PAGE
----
Read on line
Listen on line
Main > Fairy tale > All authors > Andrew Lang > Fairy tale "The Sleeping Beauty in the Wood"

The Sleeping Beauty in the Wood

"

"Ah! madam," cried the clerk of the kitchen.

"I will have it so," replied the Queen (and this she spoke in the tone of an Ogress who had a strong desire to eat fresh meat), "and will eat her with a sauce Robert."

The poor man, knowing very well that he must not play tricks with Ogresses, took his great knife and went up into little Morning's chamber. She was then four years old, and came up to him jumping and laughing, to take him about the neck, and ask him for some sugar-candy. Upon which he began to weep, the great knife fell out of his hand, and he went into the back yard, and killed a little lamb, and dressed it with such good sauce that his mistress assured him that she had never eaten anything so good in her life. He had at the same time taken up little Morning, and carried her to his wife, to conceal her in the lodging he had at the bottom of the courtyard.

About eight days afterward the wicked Queen said to the clerk of the kitchen, "I will sup on little Day."

He answered not a word, being resolved to cheat her as he had done before. He went to find out little Day, and saw him with a little foil in his hand, with which he was fencing with a great monkey, the child being then only three years of age. He took him up in his arms and carried him to his wife, that she might conceal him in her chamber along with his sister, and in the room of little Day cooked up a young kid, very tender, which the Ogress found to be wonderfully good.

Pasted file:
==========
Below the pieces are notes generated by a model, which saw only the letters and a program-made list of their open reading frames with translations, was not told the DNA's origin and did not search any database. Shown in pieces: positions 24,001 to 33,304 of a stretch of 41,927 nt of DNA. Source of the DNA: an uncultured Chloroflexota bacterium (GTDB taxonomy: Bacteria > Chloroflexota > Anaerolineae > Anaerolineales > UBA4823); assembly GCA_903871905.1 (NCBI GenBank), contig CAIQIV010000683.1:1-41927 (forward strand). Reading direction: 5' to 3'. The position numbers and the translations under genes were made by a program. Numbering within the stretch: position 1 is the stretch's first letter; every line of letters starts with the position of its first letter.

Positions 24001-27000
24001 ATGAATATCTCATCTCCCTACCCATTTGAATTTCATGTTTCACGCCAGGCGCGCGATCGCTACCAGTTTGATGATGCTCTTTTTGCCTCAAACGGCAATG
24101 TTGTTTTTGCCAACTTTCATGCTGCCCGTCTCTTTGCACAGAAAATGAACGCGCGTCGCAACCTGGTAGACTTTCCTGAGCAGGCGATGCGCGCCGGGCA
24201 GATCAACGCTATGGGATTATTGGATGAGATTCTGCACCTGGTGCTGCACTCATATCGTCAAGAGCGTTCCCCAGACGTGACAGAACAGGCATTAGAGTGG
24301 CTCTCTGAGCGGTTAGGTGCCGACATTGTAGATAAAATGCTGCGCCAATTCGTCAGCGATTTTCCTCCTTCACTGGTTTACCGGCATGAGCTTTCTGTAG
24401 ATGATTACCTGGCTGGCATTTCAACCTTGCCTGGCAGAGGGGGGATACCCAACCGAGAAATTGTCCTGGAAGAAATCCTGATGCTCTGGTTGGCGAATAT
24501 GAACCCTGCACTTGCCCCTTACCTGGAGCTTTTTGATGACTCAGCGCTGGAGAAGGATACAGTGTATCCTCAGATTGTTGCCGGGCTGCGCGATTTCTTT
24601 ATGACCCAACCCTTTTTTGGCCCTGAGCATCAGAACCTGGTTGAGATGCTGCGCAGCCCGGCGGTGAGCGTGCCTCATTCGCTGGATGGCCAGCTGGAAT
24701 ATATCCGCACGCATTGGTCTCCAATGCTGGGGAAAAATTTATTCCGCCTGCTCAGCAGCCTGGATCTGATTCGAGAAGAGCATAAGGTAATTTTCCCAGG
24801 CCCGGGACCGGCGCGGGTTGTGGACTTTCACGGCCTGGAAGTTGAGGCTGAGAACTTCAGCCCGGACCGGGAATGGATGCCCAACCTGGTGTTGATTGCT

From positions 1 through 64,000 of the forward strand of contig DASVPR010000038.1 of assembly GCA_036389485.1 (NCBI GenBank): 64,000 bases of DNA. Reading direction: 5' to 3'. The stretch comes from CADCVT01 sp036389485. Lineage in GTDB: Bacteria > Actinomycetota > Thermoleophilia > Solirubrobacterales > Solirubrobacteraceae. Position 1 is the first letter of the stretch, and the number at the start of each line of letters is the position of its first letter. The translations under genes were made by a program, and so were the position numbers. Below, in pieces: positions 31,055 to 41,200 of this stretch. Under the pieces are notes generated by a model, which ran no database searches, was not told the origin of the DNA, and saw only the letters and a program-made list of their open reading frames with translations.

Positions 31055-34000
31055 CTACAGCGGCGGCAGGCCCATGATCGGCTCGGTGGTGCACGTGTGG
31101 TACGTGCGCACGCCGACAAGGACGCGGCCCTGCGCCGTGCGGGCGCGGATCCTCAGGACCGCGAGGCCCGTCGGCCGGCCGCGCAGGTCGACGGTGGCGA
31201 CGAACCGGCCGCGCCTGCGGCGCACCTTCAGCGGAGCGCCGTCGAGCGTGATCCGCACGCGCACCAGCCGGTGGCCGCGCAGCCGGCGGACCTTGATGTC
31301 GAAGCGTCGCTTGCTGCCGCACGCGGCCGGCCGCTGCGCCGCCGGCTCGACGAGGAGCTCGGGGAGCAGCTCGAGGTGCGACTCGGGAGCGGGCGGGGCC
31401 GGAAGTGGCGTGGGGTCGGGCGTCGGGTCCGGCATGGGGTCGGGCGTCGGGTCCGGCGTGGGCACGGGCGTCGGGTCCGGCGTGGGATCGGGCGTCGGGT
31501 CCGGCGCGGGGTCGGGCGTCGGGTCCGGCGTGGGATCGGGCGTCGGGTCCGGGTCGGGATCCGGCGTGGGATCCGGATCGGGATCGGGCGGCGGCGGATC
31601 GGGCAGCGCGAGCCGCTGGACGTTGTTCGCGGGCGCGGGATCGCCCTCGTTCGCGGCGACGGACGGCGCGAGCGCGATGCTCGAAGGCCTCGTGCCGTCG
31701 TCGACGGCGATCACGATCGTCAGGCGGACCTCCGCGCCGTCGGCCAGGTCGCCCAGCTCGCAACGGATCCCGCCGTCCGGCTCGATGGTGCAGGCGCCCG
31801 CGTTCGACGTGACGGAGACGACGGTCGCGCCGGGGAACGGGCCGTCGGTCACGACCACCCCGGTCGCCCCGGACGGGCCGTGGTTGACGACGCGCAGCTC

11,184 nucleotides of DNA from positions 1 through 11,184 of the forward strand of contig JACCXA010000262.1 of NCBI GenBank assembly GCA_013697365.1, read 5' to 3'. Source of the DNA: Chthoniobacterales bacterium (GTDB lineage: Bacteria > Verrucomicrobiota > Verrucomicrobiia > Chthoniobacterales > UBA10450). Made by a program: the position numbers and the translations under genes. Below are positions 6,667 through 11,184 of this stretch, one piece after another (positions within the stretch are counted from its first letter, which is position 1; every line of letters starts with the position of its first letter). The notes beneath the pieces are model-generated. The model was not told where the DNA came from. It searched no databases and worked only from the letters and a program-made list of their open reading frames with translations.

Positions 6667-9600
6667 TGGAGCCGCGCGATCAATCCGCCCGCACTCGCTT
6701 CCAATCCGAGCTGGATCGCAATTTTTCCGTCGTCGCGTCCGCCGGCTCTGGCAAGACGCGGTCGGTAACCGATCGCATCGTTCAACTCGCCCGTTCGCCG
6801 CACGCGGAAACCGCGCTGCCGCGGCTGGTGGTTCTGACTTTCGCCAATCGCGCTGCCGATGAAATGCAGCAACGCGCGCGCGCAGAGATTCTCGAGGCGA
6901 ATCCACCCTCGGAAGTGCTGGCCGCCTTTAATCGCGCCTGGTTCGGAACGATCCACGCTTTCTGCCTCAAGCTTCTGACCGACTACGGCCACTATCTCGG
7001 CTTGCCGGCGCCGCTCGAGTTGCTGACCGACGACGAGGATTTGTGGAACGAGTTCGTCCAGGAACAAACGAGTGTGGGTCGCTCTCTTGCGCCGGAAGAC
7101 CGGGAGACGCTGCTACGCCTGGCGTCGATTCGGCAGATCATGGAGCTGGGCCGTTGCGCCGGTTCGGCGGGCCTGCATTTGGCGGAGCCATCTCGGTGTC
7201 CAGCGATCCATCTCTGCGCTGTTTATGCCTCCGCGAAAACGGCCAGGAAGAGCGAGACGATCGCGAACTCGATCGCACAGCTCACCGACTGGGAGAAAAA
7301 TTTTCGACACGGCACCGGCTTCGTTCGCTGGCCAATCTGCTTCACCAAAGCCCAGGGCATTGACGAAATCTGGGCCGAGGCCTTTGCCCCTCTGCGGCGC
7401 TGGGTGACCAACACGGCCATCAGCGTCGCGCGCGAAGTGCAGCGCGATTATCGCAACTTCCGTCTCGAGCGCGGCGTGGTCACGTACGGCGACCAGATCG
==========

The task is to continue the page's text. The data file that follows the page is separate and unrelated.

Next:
This was hitherto all mighty well; but one evening this wicked Queen said to her clerk of the kitchen:

"I will eat the Queen with the same sauce I had with her children."

It was now that the poor clerk of the kitchen despaired of being able to deceive her. The young Queen was turned of twenty, not reckoning the hundred years she had been asleep; and how to find in the yard a beast so firm was what puzzled him. He took then a resolution, that he might save his own life, to cut the Queen's throat; and going up into her chamber, with intent to do it at once, he put himself into as great fury as he could possibly, and came into the young Queen's room with his dagger in his hand.

Also read
Read
The Enchanted Palace
Category: Portuguese folktales
Read times: 20
Read
Read
The Miller's Cloak
Category: Portuguese folktales
Read times: 8